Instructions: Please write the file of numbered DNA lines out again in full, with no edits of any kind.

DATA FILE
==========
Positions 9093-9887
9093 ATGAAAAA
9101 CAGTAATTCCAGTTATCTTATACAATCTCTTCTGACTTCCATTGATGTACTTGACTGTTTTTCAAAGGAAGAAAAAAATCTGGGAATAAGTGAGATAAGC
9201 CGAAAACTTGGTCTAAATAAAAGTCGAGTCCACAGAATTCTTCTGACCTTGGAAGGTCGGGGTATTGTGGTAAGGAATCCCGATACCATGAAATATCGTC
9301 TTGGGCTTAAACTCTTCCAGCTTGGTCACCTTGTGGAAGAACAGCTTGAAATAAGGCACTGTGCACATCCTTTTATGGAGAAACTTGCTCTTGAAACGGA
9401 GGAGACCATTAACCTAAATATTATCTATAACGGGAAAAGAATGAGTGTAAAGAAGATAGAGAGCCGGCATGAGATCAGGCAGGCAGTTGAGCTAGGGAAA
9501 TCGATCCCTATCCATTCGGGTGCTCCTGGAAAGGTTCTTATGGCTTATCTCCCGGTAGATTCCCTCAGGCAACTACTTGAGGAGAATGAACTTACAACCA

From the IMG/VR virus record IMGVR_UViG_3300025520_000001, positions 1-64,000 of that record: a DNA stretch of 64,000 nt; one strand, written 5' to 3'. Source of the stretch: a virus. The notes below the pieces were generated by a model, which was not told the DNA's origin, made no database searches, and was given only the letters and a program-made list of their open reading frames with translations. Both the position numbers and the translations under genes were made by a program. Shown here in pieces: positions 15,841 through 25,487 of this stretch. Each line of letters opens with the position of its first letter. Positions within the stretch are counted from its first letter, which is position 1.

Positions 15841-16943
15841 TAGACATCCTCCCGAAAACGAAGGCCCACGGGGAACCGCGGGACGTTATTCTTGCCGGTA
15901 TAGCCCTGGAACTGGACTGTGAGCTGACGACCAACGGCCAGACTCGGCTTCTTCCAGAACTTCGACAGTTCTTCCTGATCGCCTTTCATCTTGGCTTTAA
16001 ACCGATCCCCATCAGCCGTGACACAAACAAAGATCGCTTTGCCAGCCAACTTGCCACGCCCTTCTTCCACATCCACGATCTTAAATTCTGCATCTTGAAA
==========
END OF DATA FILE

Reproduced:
Positions 9093-9887
9093 ATGAAAAA
9101 CAGTAATTCCAGTTATCTTATACAATCTCTTCTGACTTCCATTGATGTACTTGACTGTTTTTCAAAGGAAGAAAAAAATCTGGGAATAAGTGAGATAAGC
9201 CGAAAACTTGGTCTAAATAAAAGTCGAGTCCACAGAATTCTTCTGACCTTGGAAGGTCGGGGTATTGTGGTAAGGAATCCCGATACCATGAAATATCGTC
9301 TTGGGCTTAAACTCTTCCAGCTTGGTCACCTTGTGGAAGAACAGCTTGAAATAAGGCACTGTGCACATCCTTTTATGGAGAAACTTGCTCTTGAAACGGA
9401 GGAGACCATTAACCTAAATATTATCTATAACGGGAAAAGAATGAGTGTAAAGAAGATAGAGAGCCGGCATGAGATCAGGCAGGCAGTTGAGCTAGGGAAA
9501 TCGATCCCTATCCATTCGGGTGCTCCTGGAAAGGTTCTTATGGCTTATCTCCCGGTAGATTCCCTCAGGCAACTACTTGAGGAGAATGAACTTACAACCA

From the IMG/VR virus record IMGVR_UViG_3300025520_000001, positions 1-64,000 of that record: a DNA stretch of 64,000 nt; one strand, written 5' to 3'. Source of the stretch: a virus. The notes below the pieces were generated by a model, which was not told the DNA's origin, made no database searches, and was given only the letters and a program-made list of their open reading frames with translations. Both the position numbers and the translations under genes were made by a program. Shown here in pieces: positions 15,841 through 25,487 of this stretch. Each line of letters opens with the position of its first letter. Positions within the stretch are counted from its first letter, which is position 1.

Positions 15841-16943
15841 TAGACATCCTCCCGAAAACGAAGGCCCACGGGGAACCGCGGGACGTTATTCTTGCCGGTA
15901 TAGCCCTGGAACTGGACTGTGAGCTGACGACCAACGGCCAGACTCGGCTTCTTCCAGAACTTCGACAGTTCTTCCTGATCGCCTTTCATCTTGGCTTTAA
16001 ACCGATCCCCATCAGCCGTGACACAAACAAAGATCGCTTTGCCAGCCAACTTGCCACGCCCTTCTTCCACATCCACGATCTTAAATTCTGCATCTTGAAA